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Bianchi and Ferrari close out Silverstone test fastest

Jul 9, 2014, 11:52 AM EST

F1 Testing At Silverstone - Day Two Getty Images

Jules Bianchi has finished fastest on the second and final day of testing at Silverstone after jumping into the Ferrari F14 T for today’s session.

Full-time driver Kimi Raikkonen was due to take part, but the team instead chose to rest him and allow him to fully recover from a 47g impact at the British Grand Prix last weekend. Bianchi drives for Marussia, and ran for the Anglo-Russian team yesterday at Silverstone, but is also a member of the Ferrari Driver Academy.

His lap of 1:35.252 went unbeaten at the top of the standings, finishing ahead of Toro Rosso’s Daniil Kvyat and McLaren’s Kevin Magnussen. Kvyat led for much of the day before being toppled by the Frenchman.

Giedo van der Garde finished fourth for Sauber, while Lewis Hamilton bounced back from a spin in the first 30 minutes of the day to finish fifth ahead of Williams’ Valtteri Bottas. Max Chilton continued Marussia’s good form to finish seventh, with Force India’s Daniel Juncadella in P8. Defending world champion Sebastian Vettel finished ninth for Red Bull.

Charles Pic may only have finished tenth fastest, but his laps were important. For the first time, Pirelli’s concept 18-inch rimmed tires were tested, and gained widespread approval in the paddock.

Caterham’s day did not go to plan as Julian Leal’s car came to a halt just one lap into his run. It was later diagnosed as being an electrical problem which took the team several hours to fix. The team had planned to run GP2 driver Rio Haryanto in the afternoon, but instead kept Leal behind the wheel to make up for his lost running in the morning.

The test came to an end with 20 minutes left in the day after Giedo van der Garde crashed hard, damaging the barrier. The teams will now turn their attention to the German Grand Prix at Hockenheim in eleven days’ time.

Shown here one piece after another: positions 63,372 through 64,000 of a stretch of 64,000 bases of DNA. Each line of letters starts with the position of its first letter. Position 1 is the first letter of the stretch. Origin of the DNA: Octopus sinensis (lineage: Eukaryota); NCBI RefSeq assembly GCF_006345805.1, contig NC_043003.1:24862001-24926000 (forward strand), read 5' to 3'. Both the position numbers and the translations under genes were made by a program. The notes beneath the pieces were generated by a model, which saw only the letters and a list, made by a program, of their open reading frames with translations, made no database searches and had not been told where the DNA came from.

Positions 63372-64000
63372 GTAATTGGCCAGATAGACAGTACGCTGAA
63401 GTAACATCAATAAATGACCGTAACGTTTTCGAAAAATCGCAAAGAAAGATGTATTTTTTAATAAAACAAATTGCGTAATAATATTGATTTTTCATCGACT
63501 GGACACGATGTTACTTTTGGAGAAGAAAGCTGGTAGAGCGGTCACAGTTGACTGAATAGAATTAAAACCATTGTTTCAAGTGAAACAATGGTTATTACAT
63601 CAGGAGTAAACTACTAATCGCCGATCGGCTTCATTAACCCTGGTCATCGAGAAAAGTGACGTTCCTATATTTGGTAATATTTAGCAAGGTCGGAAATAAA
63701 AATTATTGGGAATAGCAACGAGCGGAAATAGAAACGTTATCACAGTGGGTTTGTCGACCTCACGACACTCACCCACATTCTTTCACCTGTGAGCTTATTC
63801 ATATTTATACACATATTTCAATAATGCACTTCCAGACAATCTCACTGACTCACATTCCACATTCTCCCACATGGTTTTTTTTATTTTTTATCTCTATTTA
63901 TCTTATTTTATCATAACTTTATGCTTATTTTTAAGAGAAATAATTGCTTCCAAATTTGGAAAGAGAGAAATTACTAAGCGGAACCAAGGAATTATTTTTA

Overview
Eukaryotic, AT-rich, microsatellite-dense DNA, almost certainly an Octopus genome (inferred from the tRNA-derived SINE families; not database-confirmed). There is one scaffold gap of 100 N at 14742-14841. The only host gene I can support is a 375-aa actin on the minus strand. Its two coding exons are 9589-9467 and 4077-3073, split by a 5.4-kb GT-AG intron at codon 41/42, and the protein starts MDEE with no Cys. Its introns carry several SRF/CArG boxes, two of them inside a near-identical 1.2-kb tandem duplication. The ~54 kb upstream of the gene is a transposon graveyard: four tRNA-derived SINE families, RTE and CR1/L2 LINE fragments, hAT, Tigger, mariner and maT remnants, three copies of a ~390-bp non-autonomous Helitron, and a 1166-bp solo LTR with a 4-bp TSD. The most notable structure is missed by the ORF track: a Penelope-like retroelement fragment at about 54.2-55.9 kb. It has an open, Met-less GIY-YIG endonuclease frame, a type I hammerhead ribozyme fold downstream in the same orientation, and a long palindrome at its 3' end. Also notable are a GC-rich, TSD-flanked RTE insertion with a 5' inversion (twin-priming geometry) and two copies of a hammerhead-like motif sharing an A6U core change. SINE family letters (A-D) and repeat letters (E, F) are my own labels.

1. actuatormz3 - Jul 9, 2014 at 3:01 PM

    Luke, from everything I’ve read, the formula 1 teams are very against switching from the current 13 inch wheel. Of course anything is possible, but do you think that going to an 18 inch wheel has even a slightest chance of getting approved?

    • Luke Smith - Jul 10, 2014 at 2:32 PM

      From the people I’ve spoken to, it’s still very early days. Pirelli are really excited about it, but unless the teams are happy with the uptake, then no, it won’t go ahead.

      We’ll be talking to the drivers at Hockenheim next week about it all, so I’ll get back to you then with more.

      • testover6370 - Jul 10, 2014 at 5:17 PM

        I would also be very interested in updates on how other potential tire suppliers would see this move. While I’m opposed to the change as it stands now, I would be much more eager to embrace the change if it brought a tire war back into play.

  2. techmeister1 - Jul 9, 2014 at 4:25 PM

    I would not read anything into the test times as it’s clear Mercedes and Red B.S. Racing were not running at full pace. I also doubt Williams is a second per lap behind Ferrari.

    As far as the 18″ wheels Ferrari fans like them and they certainly look more current. I wonder what the weight diff is? My guess is the F1 teams don’t want to change because the 18″ wheel is very open and completely changes the aerodynamics of the car as a result.

    What is of note is the FIA sent out a special memo indicating that the rules may be changed soon regarding the FRIC systems as some folks have stepped outside the box.

    • actuatormz3 - Jul 9, 2014 at 10:09 PM

      I believe the reason is that the current huge profile tires are more flexible than a lower profile tire. And that flexibility in the tire has been built into the suspension setup. If you change the tire the teams will have to make major adjustments to compensate and their years of data with these tires will be lost.

      • techmeister1 - Jul 10, 2014 at 2:24 PM

        There are many reasons why the teams would be hesitant including the spring rate of the tires themselves. Don’t assume however that the high profile sidewall F1 tires are soft as they can be built however the tire maker desires such as with very stiff sidewalls. Most high down force cars require very stiff suspensions and tires to maintain a specific ground clearance. This is why the FRIC systems have been employed to aid in maintaining a level platform. As little as a 1/16″ change in ride height under braking or in high speed turns can have a drastic effect on grip for these cars.

        The original intent of the small diameter wheel and large tire sidewall was to reduce wheel weight and provide a tire that had the torque capacity necessary for acceleration with high HP. With advances in tire technology a large sidewall profile is no longer required to deal with high power in most race applications other than perhaps drag racing where they require the tire to distort on launch.

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